This formal, thematic, 60-minute presentation focuses on an issue facing the field of higher
education. The overall abstract should describe how panelists will offer coordinated
presentations and the general topic of the panel. This type of session has a more discussion-
oriented format with back-and-forth between the panelists and audience.
Proposals will be reviewed by the SCUP Mid–Atlantic Conference Committee and Council,
Planning Academy members, and other volunteers from the SCUP Mid-Atlantic region. They will
be evaluated based upon the following criteria:
- Connection and applicability to the conference tracks
- Originality and quality of the proposal
- Presence of multiple perspectives
- Diversity of presenters (i.e., regional, institutional)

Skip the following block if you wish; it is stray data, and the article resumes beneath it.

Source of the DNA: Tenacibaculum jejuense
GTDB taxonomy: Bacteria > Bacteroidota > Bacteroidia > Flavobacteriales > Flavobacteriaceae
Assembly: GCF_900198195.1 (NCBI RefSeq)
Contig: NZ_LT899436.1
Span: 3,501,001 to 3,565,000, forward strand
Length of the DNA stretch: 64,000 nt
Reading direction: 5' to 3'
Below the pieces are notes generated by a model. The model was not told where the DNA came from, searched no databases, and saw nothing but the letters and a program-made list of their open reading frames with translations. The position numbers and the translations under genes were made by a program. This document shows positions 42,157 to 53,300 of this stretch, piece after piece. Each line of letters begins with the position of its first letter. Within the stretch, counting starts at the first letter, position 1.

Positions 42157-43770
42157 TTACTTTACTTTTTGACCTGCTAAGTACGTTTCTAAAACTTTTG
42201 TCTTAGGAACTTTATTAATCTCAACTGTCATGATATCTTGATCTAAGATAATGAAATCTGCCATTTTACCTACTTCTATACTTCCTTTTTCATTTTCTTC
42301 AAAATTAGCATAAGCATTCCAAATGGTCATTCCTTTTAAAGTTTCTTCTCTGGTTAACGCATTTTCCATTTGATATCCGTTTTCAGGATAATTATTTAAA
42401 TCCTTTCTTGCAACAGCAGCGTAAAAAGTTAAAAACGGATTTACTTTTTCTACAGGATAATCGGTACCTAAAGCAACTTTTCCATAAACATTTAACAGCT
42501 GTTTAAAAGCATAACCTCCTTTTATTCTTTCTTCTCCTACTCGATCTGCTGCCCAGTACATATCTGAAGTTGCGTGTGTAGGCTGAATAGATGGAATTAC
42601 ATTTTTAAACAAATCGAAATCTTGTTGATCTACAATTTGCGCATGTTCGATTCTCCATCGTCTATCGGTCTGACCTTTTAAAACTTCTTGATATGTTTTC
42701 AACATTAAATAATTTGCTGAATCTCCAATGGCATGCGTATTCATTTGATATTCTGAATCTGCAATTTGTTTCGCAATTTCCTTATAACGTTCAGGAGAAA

- Realistic allocation of time (including discussion) and clearly written agenda items that offer thorough description of content
- Substantive issues discussed during the session (note again that sessions should not promote marketed products, programs, universities, or services in any way)
The conference committee will select among many proposals, some of which may be similar, and will seek balance among topics and areas of importance to attendees. Proposals of equal merit cannot in all instances be selected if the result would be an imbalance in the conference’s overall coverage of topics and audiences. Although not required, institutional participation in the presentation team will receive higher consideration than a team without institutional representation. We intend to select a comparable number of each of the delivery styles.
Submit a Proposal
Please note: You will need to create an account on our Call for Proposals portal in order to process your submission. This account is separate from your mySCUP account.
View the submission questions.